Rodman has entered the outboard motor board segments with the 690 CC model, which kicks off the voyage of the Ventura rage, with day sailing programmes for all kinds of public.
The new Ventura range from the Rodman shipyard in Galicia made its debut at the Barcelona Boat Show, where it unveiled its first 690 CC model. A central console boat ideal for coastal sailing for people seeking to spend a day enjoying the sea with the family or friends.
Its deck, presided over by the steering position, is ideally connected along its entire length thanks to the side passages allowing movement from stern to bow. The absence of steps on the floor, the high freeboard with generous interior headroom and the sufficiently wide steps around the central console permit problem-free and safe movement.
The steering console, finished with a slightly tinted polycarbonate breeze deflector, provides adequate protection for the skipper, whose seat with a folding bench will allow him/her to steer standing up or sitting down. With good visibility and the motor controls well-positioned in relation to the steering wheel, this Ventura offers a good seating position for the skipper, ensuring the right distances to the steering wheel and controls, supported by the footrest moulded into the lower part of the console. Logically, when sailing standing up, the position is still suitable and the skipper’s preferences will dictate whether one or the other position is chosen, taking into account the speed and sea conditions.
The console has sufficient space for the installation of the different engine clocks, as well as electronic navigation equipment and a glass holder that’s always welcome. The passenger has a seat identical to the pilot’s, although it has no footrest, as the opening to the small interior cabin is positioned in front of it. In this CC model the cabin’s compact size has no other purpose than to provide ample stowage space, which is sometimes necessary for users who like to fill it with all kinds of accessories and complements. In this new 690 there’s no need to worry about where to store anything from skis to fishing rods, as well as the removable mats and tables, particularly given that the L-shaped bathroom seat can store supplies inside it. The shipyard also offers the option of fitting a chemical toilet in the cabin.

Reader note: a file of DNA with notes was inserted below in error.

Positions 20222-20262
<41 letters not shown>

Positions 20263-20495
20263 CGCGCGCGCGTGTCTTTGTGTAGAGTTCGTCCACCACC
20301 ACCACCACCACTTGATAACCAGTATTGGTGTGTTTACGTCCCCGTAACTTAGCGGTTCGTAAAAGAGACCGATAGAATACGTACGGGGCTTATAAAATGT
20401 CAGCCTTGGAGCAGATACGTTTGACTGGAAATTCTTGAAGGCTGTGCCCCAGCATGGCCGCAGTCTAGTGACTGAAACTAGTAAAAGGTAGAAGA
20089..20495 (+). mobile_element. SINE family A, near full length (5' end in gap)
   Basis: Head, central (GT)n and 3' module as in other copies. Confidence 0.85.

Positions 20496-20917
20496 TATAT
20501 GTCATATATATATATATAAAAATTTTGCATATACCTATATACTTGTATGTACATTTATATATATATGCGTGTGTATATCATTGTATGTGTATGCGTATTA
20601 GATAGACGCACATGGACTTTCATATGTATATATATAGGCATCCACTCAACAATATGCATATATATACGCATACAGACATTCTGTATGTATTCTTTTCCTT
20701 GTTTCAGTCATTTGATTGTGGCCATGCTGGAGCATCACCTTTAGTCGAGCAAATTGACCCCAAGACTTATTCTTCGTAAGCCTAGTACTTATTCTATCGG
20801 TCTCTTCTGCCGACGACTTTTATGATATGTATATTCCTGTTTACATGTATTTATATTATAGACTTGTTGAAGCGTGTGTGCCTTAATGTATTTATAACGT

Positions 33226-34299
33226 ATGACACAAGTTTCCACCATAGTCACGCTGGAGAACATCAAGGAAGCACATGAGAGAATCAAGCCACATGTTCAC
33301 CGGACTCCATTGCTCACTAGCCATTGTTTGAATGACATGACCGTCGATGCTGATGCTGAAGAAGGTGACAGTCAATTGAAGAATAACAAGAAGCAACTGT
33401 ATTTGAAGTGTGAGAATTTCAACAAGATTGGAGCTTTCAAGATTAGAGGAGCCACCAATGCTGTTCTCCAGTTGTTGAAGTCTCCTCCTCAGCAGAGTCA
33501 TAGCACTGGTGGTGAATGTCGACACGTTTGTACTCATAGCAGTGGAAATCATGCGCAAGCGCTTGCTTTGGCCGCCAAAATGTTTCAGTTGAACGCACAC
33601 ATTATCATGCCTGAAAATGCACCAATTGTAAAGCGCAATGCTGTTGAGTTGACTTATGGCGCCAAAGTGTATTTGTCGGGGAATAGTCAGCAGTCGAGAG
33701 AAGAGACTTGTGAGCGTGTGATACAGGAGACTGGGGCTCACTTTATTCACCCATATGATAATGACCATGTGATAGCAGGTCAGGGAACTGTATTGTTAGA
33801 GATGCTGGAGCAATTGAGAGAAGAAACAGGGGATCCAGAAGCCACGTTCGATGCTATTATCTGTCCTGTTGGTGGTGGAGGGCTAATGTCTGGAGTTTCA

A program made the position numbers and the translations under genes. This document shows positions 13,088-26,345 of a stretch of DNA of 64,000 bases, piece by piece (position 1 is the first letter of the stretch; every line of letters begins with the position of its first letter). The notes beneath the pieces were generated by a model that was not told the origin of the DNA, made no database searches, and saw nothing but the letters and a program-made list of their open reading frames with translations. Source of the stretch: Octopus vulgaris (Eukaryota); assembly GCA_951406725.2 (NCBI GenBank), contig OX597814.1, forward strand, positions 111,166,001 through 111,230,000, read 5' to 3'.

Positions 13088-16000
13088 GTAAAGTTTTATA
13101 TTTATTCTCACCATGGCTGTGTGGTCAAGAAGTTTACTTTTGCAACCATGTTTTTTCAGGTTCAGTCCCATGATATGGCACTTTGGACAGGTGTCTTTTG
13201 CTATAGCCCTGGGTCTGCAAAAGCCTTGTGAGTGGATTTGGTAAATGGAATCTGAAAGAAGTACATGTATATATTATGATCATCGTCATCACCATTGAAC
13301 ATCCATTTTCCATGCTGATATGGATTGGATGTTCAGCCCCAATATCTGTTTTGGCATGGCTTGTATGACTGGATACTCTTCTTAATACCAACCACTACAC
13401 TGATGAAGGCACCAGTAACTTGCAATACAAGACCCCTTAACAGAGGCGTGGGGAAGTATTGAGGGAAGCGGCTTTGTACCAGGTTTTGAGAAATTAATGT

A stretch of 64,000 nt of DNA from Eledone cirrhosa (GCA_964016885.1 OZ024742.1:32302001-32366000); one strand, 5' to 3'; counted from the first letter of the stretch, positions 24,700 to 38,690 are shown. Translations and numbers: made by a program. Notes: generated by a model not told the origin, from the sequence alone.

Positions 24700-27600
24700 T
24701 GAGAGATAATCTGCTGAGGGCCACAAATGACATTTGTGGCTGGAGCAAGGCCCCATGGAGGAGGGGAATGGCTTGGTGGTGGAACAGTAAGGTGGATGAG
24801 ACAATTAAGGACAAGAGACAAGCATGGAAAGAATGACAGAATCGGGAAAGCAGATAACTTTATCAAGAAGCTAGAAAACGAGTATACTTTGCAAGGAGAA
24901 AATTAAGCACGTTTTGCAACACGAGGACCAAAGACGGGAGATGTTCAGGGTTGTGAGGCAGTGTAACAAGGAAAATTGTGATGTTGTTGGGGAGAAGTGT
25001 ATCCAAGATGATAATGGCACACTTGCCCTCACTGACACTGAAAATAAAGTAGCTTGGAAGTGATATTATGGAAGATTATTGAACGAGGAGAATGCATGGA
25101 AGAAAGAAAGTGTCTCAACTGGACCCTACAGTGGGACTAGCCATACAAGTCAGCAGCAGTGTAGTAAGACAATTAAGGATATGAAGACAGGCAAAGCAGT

The bow provides a meeting area with a seat at the front of the console and another U-shaped one around the bow itself. The space between the two can be filled and converted into a sun deck, with the option of a removable bimini top to provide shade. Returning to the stern, the L-shaped seat and the two revolving ones in the steering position form another meeting point where a simple central table can be fitted. This is an area that can also benefit from a larger folding awning to shield it from the sun’s harmful rays.
The open port transom gives way to the stern platforms surrounding the outboard motor, including a folding swim ladder on the port side which has a sturdy handrail to make it easier to climb and move around beside the motor and the freshwater shower.
We were able to test it powered by a 175 hp Mercury motor, with three people on board and a load with 170 litres of petrol. Without any significant swell, it displayed good behaviour at various speeds and no problems when looking for a small wake wave to tackle. At maximum power we reached 33.5 knots, with the Mercury turning at 5,400 revolutions and consumption totalling 61 litres/hour. With normal sailing programmes in mind, it seemed to us that, above its planing speed (18 knots), about 20 knots (3,500 rpm with 22.2 l/h) is an attractive speed for the family that will restrict visits to the petrol station. However, sea conditions permitting, 26-28 knots at 4,500 rpm (with 38.5 l/h) is a fast cruising speed without putting too much pressure on the mechanics.
Technical Data: Maximum length 7.74 m; Hull length without stern platform 6.53 m; Beam 2.55 m; Draft 0.4 m; Weight with engine 1,2666 kg; Fuel 200 l; Fresh water 77 l; Maximum power 200 hp.